This level of engagement continued in the following movements through to Petra Lang’s singing of the Nietzsche text and the London Philharmonic Choir’s beautiful delivery of the angelic message. And then Jurowski lost me. In the last movement (“What Love Tells Me”), the inner spring — needed even (or most especially) in an extended adagio — failed to keep its tension. The music unwound and never really recovered in the climax. What promised to be a near-great performance became, on average, only a good one — good enough, however, that I would not miss another opportunity to hear Jurowski with these outstanding players.
On to the Royal Opera House to see Mozart’s Cosi Fan Tutte on September 24. First, the good news: As has been the case in all my experiences at the ROH, the singing was generally exemplary. Cosi is almost an ensemble opera with six principals: two self-deceiving couples in love, the maid Despina, and Don Alfonso. They all need to be at least good for the success of the whole. They were that, except better. Especially striking was William Shimell as Don Alfonso. He stepped into the role at the last minute due to the indisposition of Thomas Allen, who has received unanimous raves in the role. Shimell gave one the best singing/acting performances I have heard and seen in opera. One cannot image the role being performed more brilliantly or with greater assurance and subtlety. His delivery of the title line of the opera, “Cosi fan tutte,” was as delicious as it gets.
Also outstanding was tenor Pavol Breslik as Ferrando. I turned down a chance to have dinner with him after the performance, because I thought of how embarrassing it might be if I did not like his performance. Now, alas, I see I need not have worried. The two sisters, sung by soprano Maria Bengtsson and mezzo Jurgita Adamonyte, were both physically and vocally beautiful. Not only did the principals sing well, but they could all act. This, again, seems to be standard at the Royal Opera House, which, as usual, also produced an attractive program booklet, full of highly literate and engaging essays.
What was the bad news? On my way to London from Slovenia, a friend slipped me a copy of the Spectator, which contained one of the most scathing opera reviews I have ever read. Lovers of invective should read it. Critic Michael Tanner said of director Jonathan Miller’s and conductor Thomas Hengelbrock’s efforts that “the result was positively vicious, an affront to Mozart and Da Ponte for which I can imagine no adequate punishment.”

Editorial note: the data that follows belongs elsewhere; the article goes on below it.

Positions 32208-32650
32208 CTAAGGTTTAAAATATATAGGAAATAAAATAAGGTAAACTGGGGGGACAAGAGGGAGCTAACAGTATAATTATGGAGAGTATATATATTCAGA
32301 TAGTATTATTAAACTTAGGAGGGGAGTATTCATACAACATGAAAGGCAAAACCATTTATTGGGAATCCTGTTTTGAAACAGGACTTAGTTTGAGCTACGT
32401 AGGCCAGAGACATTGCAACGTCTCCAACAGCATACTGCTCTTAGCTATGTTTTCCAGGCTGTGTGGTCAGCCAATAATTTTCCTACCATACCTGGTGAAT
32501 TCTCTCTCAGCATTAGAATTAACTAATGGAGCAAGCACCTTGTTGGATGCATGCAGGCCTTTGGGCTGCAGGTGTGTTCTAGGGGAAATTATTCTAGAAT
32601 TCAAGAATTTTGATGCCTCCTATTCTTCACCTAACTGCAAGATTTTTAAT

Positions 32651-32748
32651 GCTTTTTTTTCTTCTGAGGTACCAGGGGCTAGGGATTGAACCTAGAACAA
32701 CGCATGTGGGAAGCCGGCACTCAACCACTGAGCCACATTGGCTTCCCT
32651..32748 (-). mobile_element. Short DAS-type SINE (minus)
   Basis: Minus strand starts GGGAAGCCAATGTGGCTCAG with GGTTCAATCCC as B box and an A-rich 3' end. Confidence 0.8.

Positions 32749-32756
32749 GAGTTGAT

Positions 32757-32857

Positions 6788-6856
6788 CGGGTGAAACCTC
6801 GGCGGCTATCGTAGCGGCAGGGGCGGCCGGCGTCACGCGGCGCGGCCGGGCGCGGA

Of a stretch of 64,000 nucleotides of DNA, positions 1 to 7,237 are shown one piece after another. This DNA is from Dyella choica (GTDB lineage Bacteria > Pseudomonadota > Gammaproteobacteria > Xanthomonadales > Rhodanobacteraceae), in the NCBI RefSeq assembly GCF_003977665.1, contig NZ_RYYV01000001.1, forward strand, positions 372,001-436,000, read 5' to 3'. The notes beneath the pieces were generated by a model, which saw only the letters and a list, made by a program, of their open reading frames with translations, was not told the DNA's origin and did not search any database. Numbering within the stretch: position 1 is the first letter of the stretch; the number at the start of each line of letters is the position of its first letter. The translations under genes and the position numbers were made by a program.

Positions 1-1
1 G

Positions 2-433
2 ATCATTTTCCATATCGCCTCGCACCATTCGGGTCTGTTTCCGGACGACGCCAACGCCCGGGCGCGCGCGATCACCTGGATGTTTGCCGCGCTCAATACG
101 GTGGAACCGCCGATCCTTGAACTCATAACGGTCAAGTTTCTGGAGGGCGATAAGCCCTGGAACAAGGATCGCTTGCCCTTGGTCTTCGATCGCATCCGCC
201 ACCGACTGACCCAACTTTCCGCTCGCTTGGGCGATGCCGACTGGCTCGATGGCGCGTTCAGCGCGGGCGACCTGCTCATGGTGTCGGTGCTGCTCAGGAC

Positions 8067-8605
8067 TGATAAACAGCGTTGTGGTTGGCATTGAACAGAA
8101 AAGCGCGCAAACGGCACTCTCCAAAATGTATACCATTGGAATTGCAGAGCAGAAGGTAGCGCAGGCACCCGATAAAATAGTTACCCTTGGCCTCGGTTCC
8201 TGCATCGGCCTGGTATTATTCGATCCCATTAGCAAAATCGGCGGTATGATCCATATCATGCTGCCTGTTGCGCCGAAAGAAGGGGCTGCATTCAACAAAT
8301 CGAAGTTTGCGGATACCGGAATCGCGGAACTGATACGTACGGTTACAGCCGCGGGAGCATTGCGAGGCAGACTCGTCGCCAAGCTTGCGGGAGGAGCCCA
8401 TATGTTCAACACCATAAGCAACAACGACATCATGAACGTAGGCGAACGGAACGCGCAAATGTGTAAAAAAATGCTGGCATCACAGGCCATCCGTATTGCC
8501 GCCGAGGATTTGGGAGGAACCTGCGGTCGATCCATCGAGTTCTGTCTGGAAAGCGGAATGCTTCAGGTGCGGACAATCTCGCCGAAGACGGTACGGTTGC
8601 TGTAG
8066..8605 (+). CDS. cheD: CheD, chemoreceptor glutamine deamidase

I also learned that this production, originated in 1995, set Mozart’s 18th-century Naples tale in contemporary times. I usually loathe such transpositions as a sign of temporal provincialism and poverty of imagination on the part of the director. In short, I braced for the worst. Instead of being offended, I was actually entertained. I laughed despite myself.
Miller produced a good deal of humor, some of it from the situation inherent in the opera, some of it gratuitous (as in Guglielmo’s grab for Dorabella’s breast during “Il core vi dono . . .”). In the second act, when the two sisters decide, in the absence of their fiancées, that it’s party time — a kind of 18th-century “girls gone wild” — Miller has them frugging to Mozart’s spirited music. I had to laugh, because this is exactly what my two young daughters would do if they heard this music; they would dance to it, and most likely in this way.
Miller particularly dwelled on the vanity at the heart of the lovers’ self-deception. A full-length mirror near center stage stood as a steady point of reference, with the principals sometimes singing their arias to their own images. Everyone carried cell phones, also used to illustrate their characters’ narcissism.
Love, as these two couples understand it, is a form of self-dramatization and self-absorption. They learn the folly of this when their male lovers take on disguises to test the fidelity of the two sisters, who then fall in love with each other’s fiancés. Is all put right at the end? In the opera, this is at least implied, if uncertain. Miller closes with a bitter note of cynicism that did not quite ring true with the broad humor he chose for the rest of the production. I found it a false note.
In any case, there is irony aplenty in this opera. And as thickly as Miller laid things on, it is really Mozart who proved the supreme ironist. What, after all, is one to make of these deluded women, in all their silliness, nonetheless singing some of the most sublimely beautiful music ever written? Is that divine laughter I hear?
InsideCatholic should send me outside more often.
Image: Photo © Royal Opera House